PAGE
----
How has Celtic Mythology been used politically in Ireland throughout its history?
19th and 20th Century Ireland was politically turbulent. Were Ancient Celtic Myths used by any actors on the political stage in order to support their cause?
Celtic religious traditions were a crucial part of the Irish opposition to England. These religious traditions were threefold: Irish Catholicism, Irish Christianity, and (pagan) Celtic mythology.
Roman Catholicism was, of course, the religion of the majority of Irish people during the 19th and 20th centuries; the Protestant ascendancy was regarded, correctly, as English (the United Church of English and Ireland, as the Anglican Church or Church of England was correctly termed in the 19th century) and Scottish (the Church of Scotland was Presbyterian). Irish Catholics (and Scottish Catholics) were often politically aligned with France and the Roman papacy contra England.
Celtic Christianity was the dominant form of Christianity in England until Rome sent Augustine of Canterbury (not to be confused with Augustine of Hippo) to England. The Synod of Whitby made uniform Roman observances rather than Celtic among Christians in England, severing the Christian religion from certain traditions that had linked it both with Celtic traditions and Eastern Christianity. One part of the 19th and 20th century revival of Irish nationalism has been a renewed interest in Celtic Christianity.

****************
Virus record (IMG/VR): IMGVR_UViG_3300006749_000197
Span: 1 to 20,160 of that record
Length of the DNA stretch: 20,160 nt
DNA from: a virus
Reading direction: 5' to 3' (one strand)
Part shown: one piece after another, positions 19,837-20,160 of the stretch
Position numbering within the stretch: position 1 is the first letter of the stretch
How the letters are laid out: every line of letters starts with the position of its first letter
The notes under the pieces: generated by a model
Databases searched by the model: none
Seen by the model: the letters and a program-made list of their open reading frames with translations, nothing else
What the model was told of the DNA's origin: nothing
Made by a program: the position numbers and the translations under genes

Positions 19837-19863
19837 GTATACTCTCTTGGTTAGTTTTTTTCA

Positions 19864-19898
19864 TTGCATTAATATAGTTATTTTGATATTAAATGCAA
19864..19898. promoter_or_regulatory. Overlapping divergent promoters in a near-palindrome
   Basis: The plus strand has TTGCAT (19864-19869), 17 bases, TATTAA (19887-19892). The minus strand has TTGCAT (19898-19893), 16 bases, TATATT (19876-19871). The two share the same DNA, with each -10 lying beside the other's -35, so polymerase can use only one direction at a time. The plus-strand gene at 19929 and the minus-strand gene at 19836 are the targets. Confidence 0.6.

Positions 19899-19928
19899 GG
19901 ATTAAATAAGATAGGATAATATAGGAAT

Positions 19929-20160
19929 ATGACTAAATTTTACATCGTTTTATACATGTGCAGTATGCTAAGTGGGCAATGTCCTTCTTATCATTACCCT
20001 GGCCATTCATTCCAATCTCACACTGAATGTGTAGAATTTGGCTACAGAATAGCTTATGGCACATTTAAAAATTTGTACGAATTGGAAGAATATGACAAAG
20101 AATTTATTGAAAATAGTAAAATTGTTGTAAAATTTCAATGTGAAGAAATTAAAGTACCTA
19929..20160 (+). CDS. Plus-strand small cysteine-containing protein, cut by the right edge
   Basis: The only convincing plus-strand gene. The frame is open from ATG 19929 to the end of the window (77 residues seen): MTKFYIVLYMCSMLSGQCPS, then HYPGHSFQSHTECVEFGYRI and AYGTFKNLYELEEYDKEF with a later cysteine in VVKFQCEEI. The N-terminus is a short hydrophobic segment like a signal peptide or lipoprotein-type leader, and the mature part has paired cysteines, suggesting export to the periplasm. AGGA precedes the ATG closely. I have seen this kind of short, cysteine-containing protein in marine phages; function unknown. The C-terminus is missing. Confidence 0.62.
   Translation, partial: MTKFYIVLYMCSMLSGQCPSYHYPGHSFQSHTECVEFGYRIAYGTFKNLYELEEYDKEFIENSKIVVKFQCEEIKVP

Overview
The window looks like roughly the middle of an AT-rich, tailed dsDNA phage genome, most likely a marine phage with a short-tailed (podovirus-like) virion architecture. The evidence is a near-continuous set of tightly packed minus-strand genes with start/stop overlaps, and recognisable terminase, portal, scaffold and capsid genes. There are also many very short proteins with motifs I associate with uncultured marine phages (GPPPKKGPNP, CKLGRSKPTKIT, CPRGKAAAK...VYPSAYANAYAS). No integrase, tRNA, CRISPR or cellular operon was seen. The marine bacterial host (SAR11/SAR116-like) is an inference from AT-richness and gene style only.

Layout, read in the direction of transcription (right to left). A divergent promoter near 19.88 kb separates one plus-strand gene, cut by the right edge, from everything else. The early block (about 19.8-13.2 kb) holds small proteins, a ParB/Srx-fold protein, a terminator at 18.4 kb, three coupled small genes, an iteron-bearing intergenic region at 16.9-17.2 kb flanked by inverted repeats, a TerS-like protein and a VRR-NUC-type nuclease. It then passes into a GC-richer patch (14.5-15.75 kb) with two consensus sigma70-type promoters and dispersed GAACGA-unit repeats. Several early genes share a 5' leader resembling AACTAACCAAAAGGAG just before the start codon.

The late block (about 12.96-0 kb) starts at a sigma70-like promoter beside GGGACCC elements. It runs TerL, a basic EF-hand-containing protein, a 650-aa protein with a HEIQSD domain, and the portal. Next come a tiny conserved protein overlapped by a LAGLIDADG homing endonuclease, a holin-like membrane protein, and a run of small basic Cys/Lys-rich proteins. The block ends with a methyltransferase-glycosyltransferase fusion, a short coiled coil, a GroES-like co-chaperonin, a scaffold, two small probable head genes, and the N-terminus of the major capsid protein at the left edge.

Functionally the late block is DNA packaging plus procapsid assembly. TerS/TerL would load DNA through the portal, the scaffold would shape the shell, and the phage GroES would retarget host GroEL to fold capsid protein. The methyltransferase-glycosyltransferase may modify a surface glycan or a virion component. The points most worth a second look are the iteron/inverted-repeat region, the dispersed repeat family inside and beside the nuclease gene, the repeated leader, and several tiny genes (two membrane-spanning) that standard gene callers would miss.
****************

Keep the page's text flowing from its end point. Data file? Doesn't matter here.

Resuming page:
Finally, much of 19th century Irish nationalism took the form of revival of Celtic language and traditions. Yeats, for example, wrote many poems and plays about traditional Irish mythological figures. Flann O’Brien tried to synthesize modernist sensibilities and literary techniques with traditional Celtic myth. Lady Gregory collected Irish folk tales. Some of Synge’s writings are influenced by Celtic traditions.